Luke 14: 34,35 “Salt is good, but if it loses its saltiness, how can it be made salty again?<sup class="crossreference" value="(S)”>  It is fit neither for the soil nor for the manure pile; it is thrown out.  Whoever has ears to hear, let them hear.”

     Prior to saying this Jesus is taking about to cost of following Him.  There is a cost to picking up your cross and following Jesus.  People must enter into discipleship knowing that it won’t be easy.  His way is narrow, hard and steep.  Those that start out on it only to abandon it because it isn’t fun or convenient haven’t counted the cost.  In modern terms being a follower of Jesus demands commitment!  You have to be worth your salt.

     Without commitment we lose our ‘saltiness’ and so become ‘useless’.  Just a few verses after making this same statement in the book of Matthew,  Jesus said; “let your light shine before others that they may see your good deeds and glorify your Father in heaven.”  (Matthew 5:16)  Jesus requires us to ‘walk the talk’ rather than ‘talk the walk’!  Our actions as Christians must align with what we profess. 

     This alignment is the salt in our lives and the salt we provide the world. In the commentary, Barnes’ notes we are told; “. . .  true religion, is of vast value in the world. It keeps it pure, and saves it from corruption, as salt does meat; but a mere “profession” of religion is fit for nothing. It does no good. It is a mere encumbrance, and all such professors are fit only to be cast out and rejected.”

     What does a life of walking the talk look like?  The Beatitudes (Matthew 5:3-11) provide a clear depiction.  If we underline the key characteristic that yields each ‘blessing’ we can get a picture of the walk;  poor (v. 3), mourn (v. 4), meek (v. 5), hunger and thirst (v. 6), merciful (v. 7), pure (v. 8), peacemakers (v. 9), persecuted (v. 10), and insulted (v. 11).   This picture depicts a very hard walk – a walk of the cross, not a once a year Easter event but all year, every day!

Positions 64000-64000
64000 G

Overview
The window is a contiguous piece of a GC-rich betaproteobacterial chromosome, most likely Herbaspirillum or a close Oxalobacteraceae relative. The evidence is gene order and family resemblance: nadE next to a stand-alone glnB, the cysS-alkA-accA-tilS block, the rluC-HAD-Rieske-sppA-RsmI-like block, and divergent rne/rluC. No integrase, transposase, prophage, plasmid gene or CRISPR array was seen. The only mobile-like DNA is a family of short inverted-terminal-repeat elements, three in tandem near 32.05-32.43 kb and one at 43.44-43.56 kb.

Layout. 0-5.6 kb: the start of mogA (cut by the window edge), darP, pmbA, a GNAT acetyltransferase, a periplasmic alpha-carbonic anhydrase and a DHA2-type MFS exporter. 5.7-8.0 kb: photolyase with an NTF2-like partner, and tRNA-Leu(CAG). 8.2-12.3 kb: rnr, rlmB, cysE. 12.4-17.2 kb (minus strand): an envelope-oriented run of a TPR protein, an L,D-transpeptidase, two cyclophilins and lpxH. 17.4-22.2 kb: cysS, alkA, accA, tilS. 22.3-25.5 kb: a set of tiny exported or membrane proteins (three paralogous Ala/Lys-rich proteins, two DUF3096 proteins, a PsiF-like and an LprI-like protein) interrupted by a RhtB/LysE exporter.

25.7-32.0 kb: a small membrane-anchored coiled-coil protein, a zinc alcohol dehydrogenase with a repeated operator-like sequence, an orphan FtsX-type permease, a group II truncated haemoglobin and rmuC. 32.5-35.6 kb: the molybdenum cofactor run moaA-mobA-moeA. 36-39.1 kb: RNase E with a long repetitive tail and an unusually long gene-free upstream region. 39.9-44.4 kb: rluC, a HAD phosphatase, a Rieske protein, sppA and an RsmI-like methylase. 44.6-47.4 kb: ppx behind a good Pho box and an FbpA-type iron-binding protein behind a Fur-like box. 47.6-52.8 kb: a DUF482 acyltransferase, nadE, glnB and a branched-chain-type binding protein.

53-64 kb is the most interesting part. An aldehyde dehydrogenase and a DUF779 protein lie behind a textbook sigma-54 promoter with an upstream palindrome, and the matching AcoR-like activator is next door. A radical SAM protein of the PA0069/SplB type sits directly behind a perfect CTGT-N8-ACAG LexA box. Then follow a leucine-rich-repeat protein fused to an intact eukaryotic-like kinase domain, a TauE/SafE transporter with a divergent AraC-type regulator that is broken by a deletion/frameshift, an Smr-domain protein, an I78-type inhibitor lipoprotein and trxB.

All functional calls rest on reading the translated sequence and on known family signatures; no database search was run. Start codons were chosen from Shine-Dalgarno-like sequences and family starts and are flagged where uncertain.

In the world’s eyes such a walk is the walk of a loser.  The world says ‘nice guys finish last’.  Wikipedia claims;  “The ‘nice guys finish last’ phrase is also said to be coined by American biologist Garrett Hardin to sum up the selfish gene concept of life and evolution.  This was disputed by Richard Dawkins, who wrote the book The Selfish Gene.”  Whatever the case may be, selflessness is the characteristic that brings some seasoning and good flavour to the lives of those around us.  Selflessness is what salted life ‘tastes’ like.

     Those who go about their lives striving to be selfless and struggle against their inborn selfishness provide much needed saltiness in a world of dull and grinding selfish ‘survival’.    Becoming  ‘salt’  for the world is not without its rewards.  Sometimes we forget that following Jesus does involve our cross but doesn’t stop with dying on this cross.  We will pass through to the resurrection side of the cross.  Again  the Beatitudes (Matthew 5:3-11) depict what this looks like:  kingdom (v. 3), comforted (v. 4), inheritance (v. 5), filled (v. 6),  mercy (v. 7),  will see God (v. 8), become children of God (v. 9), heaven (v. 10),  reward in heaven (v. 12).

     Jesus calls us to be committed Christians not for the sake of suffering alone but for life and life in abundance.  “The thief comes only to steal and kill and destroy; I have come that they may have life, and have it to the full.”  (John 10:10)  The world would have us believe that it is crazy to deliberately walk a path of difficulty and rejection because that is all the world can see.  Jesus tells us; “For whoever wants to save their life will lose it, but whoever loses their life for me will save it.”  (Luke 9:24)

     And in the process we spread a little salt and seasoning into a bitter world.  As with the ancient Israelites our life, as an offering to Him, is to be salted, pure and holy (Exodus 30:35, Leviticus 2:13).   Paul tells us; “Be wise in the way you act toward outsiders; make the most of every opportunity. Let your conversation be always full of grace, seasoned with salt, so that you may know how to answer everyone.”  (Colossians 4:5,6)

      Praise the Lord!